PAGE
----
I initially tried to install vSphere 7.0 however it wouldn’t pick up my 10 Gbit NIC – an old Mellanox ConnectX-2. Since I use my QNAP NAS as part of my lab (for backups and general storage), I wanted this NIC to work. I tried various drivers and I also tried newer firmware for it, but after a few hours I gave up and installed vSphere 6.7 U3 and the NIC appeared straight away. That means that in the future I may have to buy a newer NIC in order to upgrade the host to vSphere 7 – yet more spending!

*** Edit 04/05/2020 ***

Fellow vExpert Jon Howe pointed me in the direction of the Intel X520-SR1 NIC which works perfectly with ESXi 7.0 – thanks Jon! They are relatively inexpensive, I picked up a second hand one for around £30 here in the UK.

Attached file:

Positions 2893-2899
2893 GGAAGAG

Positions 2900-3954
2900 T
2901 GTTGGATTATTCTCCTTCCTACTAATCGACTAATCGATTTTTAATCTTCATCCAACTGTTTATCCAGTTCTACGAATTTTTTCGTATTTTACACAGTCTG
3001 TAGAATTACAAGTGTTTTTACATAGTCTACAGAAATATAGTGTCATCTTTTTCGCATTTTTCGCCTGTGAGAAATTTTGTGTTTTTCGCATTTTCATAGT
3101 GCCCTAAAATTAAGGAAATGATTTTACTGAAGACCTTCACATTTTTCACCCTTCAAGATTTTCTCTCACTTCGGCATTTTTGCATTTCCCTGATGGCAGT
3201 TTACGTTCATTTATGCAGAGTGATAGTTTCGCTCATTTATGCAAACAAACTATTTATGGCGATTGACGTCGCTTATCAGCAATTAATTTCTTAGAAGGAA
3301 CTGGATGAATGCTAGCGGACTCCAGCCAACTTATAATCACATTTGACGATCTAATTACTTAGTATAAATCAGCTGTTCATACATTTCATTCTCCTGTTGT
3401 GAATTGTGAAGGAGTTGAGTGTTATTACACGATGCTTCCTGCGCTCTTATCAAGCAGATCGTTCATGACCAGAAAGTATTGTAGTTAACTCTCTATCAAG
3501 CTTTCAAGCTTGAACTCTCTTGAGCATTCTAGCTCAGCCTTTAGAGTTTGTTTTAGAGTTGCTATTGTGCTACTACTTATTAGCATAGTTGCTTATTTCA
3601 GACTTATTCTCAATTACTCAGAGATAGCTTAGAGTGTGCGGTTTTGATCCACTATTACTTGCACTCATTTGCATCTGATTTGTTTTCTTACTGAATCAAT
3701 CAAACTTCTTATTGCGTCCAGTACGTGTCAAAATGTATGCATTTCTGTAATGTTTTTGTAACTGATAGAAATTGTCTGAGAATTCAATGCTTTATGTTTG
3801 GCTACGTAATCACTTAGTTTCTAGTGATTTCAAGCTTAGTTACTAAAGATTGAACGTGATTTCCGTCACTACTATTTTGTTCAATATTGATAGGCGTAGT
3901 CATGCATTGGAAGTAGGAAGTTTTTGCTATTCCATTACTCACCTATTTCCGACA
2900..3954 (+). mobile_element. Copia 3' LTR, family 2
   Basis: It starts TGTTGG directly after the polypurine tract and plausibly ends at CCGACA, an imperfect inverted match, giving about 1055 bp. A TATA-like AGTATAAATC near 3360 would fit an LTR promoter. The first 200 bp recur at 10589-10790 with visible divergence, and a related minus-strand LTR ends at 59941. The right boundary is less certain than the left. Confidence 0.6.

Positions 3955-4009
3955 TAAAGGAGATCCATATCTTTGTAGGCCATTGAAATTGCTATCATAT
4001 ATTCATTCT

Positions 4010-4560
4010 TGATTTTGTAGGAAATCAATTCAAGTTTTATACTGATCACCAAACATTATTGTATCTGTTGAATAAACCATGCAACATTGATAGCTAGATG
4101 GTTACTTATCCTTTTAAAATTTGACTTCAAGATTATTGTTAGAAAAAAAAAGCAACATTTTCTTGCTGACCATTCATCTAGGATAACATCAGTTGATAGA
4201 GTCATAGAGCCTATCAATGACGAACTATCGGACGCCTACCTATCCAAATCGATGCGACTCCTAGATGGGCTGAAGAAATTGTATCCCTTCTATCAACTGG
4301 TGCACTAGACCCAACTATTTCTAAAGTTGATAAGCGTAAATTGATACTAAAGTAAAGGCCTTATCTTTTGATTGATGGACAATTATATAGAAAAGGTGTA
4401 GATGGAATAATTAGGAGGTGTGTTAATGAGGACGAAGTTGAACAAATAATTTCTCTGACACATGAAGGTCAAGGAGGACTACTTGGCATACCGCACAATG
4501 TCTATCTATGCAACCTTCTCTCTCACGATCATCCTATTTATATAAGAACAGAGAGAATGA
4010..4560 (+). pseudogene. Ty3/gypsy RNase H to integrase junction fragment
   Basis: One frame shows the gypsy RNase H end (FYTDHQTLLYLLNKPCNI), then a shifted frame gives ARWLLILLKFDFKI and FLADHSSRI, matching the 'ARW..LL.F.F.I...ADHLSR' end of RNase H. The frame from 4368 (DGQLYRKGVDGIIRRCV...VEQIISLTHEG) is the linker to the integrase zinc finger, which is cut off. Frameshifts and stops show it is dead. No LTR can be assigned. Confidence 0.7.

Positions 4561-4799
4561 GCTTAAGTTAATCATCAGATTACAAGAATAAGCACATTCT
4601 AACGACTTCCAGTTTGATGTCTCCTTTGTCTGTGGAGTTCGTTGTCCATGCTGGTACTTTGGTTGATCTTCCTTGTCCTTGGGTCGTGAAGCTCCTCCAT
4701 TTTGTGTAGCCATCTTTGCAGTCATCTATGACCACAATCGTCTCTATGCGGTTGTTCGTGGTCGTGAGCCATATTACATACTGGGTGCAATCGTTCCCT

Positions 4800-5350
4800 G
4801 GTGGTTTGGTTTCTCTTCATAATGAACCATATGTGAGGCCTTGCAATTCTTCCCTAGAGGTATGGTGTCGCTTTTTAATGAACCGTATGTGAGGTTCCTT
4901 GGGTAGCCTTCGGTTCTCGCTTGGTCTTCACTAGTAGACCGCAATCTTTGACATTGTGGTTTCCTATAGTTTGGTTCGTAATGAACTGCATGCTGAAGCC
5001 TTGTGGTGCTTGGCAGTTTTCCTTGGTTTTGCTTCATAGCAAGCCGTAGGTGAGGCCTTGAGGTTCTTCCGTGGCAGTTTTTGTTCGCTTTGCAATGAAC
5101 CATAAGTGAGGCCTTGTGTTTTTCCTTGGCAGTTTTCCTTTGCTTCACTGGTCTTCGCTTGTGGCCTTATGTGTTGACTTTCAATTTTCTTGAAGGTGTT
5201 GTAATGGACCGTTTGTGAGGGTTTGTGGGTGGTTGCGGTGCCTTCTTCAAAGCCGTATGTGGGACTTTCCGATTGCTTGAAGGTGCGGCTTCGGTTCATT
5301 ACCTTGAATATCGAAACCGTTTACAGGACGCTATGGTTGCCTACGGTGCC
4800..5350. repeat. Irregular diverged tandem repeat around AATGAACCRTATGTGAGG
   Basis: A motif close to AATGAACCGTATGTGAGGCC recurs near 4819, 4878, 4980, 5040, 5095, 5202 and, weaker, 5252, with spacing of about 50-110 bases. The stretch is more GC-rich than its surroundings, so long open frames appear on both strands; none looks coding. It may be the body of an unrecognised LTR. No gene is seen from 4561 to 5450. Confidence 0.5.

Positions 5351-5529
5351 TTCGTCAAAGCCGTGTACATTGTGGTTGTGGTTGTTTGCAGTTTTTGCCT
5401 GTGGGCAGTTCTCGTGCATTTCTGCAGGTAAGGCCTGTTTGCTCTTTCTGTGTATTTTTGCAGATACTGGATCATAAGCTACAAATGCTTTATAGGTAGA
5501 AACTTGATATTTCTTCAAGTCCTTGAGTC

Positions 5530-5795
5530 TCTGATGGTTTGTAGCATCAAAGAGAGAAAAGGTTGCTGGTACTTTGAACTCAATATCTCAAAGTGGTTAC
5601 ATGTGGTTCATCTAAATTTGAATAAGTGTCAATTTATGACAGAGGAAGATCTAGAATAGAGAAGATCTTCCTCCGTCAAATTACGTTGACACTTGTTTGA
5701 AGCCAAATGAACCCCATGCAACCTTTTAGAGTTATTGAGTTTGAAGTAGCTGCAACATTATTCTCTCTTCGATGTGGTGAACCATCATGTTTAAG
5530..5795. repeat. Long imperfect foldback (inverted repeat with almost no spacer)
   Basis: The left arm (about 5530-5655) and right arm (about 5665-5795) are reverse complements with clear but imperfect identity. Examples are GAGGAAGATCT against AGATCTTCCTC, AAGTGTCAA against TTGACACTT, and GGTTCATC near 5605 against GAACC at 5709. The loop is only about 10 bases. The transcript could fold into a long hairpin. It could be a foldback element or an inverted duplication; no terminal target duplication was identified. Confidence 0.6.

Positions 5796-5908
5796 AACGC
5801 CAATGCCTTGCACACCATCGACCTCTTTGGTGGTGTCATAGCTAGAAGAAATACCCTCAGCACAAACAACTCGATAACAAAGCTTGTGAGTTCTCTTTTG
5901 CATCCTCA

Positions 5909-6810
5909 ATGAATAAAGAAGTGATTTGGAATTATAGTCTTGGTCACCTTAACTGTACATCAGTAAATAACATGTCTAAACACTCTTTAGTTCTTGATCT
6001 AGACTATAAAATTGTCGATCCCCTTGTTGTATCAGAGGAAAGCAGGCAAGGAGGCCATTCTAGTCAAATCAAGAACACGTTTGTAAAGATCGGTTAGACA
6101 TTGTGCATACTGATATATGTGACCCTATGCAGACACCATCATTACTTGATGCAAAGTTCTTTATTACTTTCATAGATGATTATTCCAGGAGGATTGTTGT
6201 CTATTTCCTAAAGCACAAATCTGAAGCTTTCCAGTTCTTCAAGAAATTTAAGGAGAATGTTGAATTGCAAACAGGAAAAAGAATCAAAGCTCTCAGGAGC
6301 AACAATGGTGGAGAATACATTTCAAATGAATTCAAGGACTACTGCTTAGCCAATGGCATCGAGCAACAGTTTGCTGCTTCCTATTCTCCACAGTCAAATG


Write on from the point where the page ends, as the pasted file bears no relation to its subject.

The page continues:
After some tinkering with MTU settings, promiscuous mode and forged transmits (set to enable on the main host if you don’t know), I finally saw close to line speed performance over the network, not only from the host PC, but also from the nested hosts to my NAS. Brilliant!

The next step was to do some testing with backup speeds as this is one area which was woefully slow before. Well, they’ve gone from ~60 Mbps to close to 200 Mbps. The general feel of the lab is now much faster and smoother than before. Also, the annoying OVF issue I had is no more.

The PC still functions as a Windows 10 workstation as well, I just have to boot normally for that. And to boot into vSphere I choose the USB stick via the BIOS boot selection screen. So once I have finished in my lab, I simply suspend all the guest VMs (the nested ESXi hosts) and then reboot the PC to get back into Windows ready to frag people (or get fragged!). Excellent, things are looking really well.